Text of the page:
Few years ago you could see a short but very good post from Oliver Goldman
which is now not available anymore
Using a Cross-Platform Runtime to Build Better Apps
luckily we have web archive
Here the content of that blog post
Using a Cross-Platform Runtime to Build Better Apps
The inherent advantage of using a cross-platform runtime, such as AIR, to develop applications is typically understood to be the boost in productivity that’s achieved by reducing the amount of per-platform work that’s required. While it’s true this is a potential advantage, it’s generally discussed with an implicit assumption that the developer is interested in reducing the development cost.
Suppose, for moment, that this is not the case. If you spend just as much on development as you did before and use a cross-platform runtime, then what happens? You build better apps.
The key is to take all the time you saving writing code once and apply the savings elsewhere in your application. That could be to additional features. Or it could be a better experience: improved responsiveness, more intuitive UI, lower memory use. No matter how you spend this savings, you build a better app.
That’s a pretty good point.
Let’s say you could use as an argument that Adobe AIR will save money or cost less to build a cross-platform app, but then someone could say
oh we don’t care about cross-platform we want to publish only on that one platform
The perfect counter-argument would be to say what the blog post mention above .
That’s very true, using Adobe AIR save time no matter what, even when you publish for one single platform.
But I will even go further than that, just using ActionScript 3.0 and the whole ecosystem around it save time.
Sure every technology or programming language or platform has its pros and cons,
and yeah as a developer I’m heavily biased toward using AS3 but it does not come out of nowhere.
When I rant against or criticise HTML5/CSS/JS it is because I do use those quite a lot too,
I do know how long it would take me to build a simple mp3 player in Adobe AIR vs HTML/CSS/JS
and I also know how long it would take using Java, C#, C++, etc.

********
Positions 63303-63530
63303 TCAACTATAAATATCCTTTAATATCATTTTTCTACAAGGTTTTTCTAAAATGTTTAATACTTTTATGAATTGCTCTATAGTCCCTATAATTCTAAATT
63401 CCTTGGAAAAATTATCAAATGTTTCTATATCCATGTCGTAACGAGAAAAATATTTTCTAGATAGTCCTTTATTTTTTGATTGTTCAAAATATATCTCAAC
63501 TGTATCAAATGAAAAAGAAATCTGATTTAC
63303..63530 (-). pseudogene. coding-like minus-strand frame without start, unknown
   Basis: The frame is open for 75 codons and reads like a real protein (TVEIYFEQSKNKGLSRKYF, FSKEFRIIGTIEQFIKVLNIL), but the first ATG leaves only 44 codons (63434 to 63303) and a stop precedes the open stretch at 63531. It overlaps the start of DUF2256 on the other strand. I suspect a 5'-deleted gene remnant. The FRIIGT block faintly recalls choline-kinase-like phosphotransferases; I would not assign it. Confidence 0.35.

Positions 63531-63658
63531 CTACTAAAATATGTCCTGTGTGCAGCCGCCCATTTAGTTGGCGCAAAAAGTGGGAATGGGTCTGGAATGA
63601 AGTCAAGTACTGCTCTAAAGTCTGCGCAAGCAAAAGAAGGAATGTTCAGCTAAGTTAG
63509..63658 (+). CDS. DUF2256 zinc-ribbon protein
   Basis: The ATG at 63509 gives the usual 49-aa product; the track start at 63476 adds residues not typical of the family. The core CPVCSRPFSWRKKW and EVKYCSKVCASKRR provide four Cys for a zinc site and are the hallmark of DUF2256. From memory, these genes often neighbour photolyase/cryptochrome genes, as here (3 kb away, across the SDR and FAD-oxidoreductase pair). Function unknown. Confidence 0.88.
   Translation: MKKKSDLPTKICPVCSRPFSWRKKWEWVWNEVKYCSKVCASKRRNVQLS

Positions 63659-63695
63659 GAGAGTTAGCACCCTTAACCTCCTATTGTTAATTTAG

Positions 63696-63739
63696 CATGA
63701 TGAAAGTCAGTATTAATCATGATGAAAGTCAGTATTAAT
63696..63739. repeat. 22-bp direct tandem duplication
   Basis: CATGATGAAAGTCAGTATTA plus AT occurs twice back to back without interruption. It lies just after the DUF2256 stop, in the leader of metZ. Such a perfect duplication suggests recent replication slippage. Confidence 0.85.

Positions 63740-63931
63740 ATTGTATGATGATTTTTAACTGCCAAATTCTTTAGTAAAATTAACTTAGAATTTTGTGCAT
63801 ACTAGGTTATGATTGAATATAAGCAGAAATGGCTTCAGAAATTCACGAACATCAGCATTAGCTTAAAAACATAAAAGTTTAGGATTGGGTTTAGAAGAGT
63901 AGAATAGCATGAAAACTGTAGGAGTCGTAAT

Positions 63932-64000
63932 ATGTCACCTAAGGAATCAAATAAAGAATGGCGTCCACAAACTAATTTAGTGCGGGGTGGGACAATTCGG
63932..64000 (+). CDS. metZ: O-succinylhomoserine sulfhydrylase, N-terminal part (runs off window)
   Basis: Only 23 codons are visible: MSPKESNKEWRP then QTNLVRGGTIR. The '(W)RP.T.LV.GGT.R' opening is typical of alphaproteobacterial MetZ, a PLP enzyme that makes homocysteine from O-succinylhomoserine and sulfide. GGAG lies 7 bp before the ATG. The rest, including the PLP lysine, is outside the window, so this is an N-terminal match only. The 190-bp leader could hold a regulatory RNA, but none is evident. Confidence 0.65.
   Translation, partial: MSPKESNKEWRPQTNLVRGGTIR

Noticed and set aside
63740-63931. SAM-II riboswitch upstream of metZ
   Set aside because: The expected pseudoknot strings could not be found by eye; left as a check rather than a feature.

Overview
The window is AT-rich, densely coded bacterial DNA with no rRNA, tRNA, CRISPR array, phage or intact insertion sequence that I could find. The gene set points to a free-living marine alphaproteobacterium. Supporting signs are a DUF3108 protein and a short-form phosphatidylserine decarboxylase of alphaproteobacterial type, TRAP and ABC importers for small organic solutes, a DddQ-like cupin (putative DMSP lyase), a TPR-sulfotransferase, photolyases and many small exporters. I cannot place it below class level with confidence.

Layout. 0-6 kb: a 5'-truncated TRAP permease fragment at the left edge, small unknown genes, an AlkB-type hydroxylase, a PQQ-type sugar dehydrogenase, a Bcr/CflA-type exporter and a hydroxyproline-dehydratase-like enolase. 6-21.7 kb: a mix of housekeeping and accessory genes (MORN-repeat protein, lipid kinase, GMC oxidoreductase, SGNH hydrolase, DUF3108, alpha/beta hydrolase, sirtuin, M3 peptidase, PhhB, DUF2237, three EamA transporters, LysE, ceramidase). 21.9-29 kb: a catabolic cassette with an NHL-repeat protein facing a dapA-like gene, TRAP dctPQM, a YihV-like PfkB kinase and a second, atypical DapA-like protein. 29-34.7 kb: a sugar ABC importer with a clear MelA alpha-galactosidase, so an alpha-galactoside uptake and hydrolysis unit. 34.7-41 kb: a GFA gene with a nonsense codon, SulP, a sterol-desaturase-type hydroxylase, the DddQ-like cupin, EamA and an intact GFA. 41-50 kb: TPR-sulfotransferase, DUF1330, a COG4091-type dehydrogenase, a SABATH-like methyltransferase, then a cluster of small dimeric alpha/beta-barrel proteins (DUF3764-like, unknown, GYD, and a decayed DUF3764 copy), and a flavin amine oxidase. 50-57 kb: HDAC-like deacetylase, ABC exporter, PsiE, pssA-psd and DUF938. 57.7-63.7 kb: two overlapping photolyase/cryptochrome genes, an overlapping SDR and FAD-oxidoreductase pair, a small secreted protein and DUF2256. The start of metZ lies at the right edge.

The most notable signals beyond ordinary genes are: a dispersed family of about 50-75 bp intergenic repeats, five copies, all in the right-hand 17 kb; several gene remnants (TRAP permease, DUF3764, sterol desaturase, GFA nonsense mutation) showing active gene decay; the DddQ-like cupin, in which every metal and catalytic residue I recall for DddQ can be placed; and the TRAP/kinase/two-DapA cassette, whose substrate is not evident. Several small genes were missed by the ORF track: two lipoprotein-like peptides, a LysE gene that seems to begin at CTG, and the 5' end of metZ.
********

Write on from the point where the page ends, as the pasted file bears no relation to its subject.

Also why I don’t give a pass to some dev who rant against Adobe AIR because they really don’t know
how easy they get away with many things just by using AIR.
And with Redtamarin, which follow in spirit what’s doing Adobe AIR but solely on the command-line,
I got the same vibe when I compare the use of AS3 server-side vs PHP, Python, Ruby, Node.js, etc.
Again, not out of nowhere, I do use quite a lot many different server-side languages like PHP and others.
When I write PHP or Node.js I always fight a little bit against the language and/or the API, and I don’t have that with AS3.
Everything and anything I compare AS3 to, I always end up with “AS3 win”, it is just faster, easier, simpler …
Which lead me to say that I see ActionScript 3.0 as a platform.
Well… it’s not only AS3, it is also the AVM2 part of the runtime, and also the Flash/AIR API, etc.
So when I say ActionScript 3.0 as a platform yeah it is more AS3+AVM2+API as a platform.
In the last few months, being quite silent about Redtamarin but still exploring and testing stuff,
I realised that indeed you can do quite a lot with just that (eg. AS3+AVM2+API).
From a little proof of concept porting JS code to the AVM2 (see The case when you don’t want Node.js), I extended the “concept”, eg. focusing on API more than other ways (like transpiling, cross-compiling, etc. you could find in other plarforms).
Basically, because the ActionScript Compiler (ASC) does support the
-ES option to compile
API of JS hosts like Node.js/ChakraHost/Rhino/etc. and then you can easily use tons of JS libraries.
Another kind of platform, for comparison, GraalVM do thing quite differently by focusing on the VM
GraalVM removes the isolation between programming languages and enables interoperability in a shared runtime. It can run either standalone or in the context of OpenJDK, Node.js, Oracle Database, or MySQL.
In Redtamarin, taking a different approach (focusing on the AS3+AVM2+API), you can have the same benefits; for example reusing a JS library made for Node.js, compile it to ABC and use a
NodeGlue library that implement the Node.js API (or only some parts of it) and you can reuse the library directly in your AS3 application code.
But wait … it get better
Originally I was mostly interested to reuse some JS libraries in Redtamarin, but it does also work with Adobe AIR, the NodeGlue library is implemented a bit differently but the principle still work the same: compile JS to SWC and add the
NodeGlue.swc dependency and voila.
So while experimenting I went a bit further and did some tests with other languages and ended up with
It is very dumb, to reuse Java code, you first use a transpiler, for ex java2as3 or jsweet or directly transpile the bytecode with j2avm, that will convert Java source to AS3 source (or Java Bytecode to ActionScript Bytecode), and then you add the
JavaGlue where you implement Java API (not all of it, just the parts you need), and it does work, not perfect but it allow some Java code reuse right in the middle of your AS3 code.
In another experiment for reusing C/C++ libraries, I reused the goodness of Crossbridge and so far the results are quite promising, eg. it does work with Redtamarin.
My point in all that, whatever language you can compile or transpile to end up as AS3 or an ABC (or SWC for Adobe AIR) allow to extend the reach of what you can do with AS3 quite a lot.
ActionScript 3.0 as a platform is something that can definitively works.